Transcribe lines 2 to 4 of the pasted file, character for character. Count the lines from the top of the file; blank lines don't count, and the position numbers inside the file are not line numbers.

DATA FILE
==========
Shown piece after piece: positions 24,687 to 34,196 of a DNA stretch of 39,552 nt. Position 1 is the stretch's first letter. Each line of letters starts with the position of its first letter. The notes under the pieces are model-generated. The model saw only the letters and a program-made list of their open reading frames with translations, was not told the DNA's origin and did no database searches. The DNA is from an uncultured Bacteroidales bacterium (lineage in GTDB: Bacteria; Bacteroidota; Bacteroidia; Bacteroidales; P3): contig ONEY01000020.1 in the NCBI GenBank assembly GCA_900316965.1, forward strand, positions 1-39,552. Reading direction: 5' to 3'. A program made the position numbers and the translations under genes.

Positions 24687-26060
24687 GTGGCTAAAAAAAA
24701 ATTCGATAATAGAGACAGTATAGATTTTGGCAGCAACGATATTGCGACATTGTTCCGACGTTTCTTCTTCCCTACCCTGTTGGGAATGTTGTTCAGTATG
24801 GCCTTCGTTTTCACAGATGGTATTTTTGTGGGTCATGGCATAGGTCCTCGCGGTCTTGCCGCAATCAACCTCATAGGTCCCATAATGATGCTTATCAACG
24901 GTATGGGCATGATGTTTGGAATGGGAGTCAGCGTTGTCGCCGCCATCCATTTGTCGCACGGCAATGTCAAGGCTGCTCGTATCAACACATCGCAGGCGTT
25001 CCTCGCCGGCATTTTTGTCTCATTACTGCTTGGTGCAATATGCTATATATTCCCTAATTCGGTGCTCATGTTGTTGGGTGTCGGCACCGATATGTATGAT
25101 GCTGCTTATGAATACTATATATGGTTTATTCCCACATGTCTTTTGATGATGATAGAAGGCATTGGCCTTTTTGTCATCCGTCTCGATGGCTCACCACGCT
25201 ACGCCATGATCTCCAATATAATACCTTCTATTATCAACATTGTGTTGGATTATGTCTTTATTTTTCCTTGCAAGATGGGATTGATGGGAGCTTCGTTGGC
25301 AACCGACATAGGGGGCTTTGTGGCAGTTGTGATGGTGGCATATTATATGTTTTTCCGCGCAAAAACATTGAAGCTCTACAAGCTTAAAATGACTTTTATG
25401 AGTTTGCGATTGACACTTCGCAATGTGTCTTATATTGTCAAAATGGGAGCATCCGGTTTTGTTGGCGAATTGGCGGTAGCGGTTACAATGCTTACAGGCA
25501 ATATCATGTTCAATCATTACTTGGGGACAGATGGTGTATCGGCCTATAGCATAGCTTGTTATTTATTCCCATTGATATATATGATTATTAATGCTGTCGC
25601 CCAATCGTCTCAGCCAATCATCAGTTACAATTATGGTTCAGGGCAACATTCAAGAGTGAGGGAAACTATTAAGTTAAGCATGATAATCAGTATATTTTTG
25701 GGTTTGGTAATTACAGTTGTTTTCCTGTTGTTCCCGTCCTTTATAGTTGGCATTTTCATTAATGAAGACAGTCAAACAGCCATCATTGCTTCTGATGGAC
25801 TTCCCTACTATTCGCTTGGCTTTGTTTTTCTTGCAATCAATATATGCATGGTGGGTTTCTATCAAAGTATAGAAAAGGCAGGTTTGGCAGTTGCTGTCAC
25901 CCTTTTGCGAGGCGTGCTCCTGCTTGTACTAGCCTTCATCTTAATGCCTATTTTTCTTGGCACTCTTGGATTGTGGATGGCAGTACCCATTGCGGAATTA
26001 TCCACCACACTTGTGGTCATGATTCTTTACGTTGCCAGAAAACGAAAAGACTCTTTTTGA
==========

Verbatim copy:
Positions 24687-26060
24687 GTGGCTAAAAAAAA
24701 ATTCGATAATAGAGACAGTATAGATTTTGGCAGCAACGATATTGCGACATTGTTCCGACGTTTCTTCTTCCCTACCCTGTTGGGAATGTTGTTCAGTATG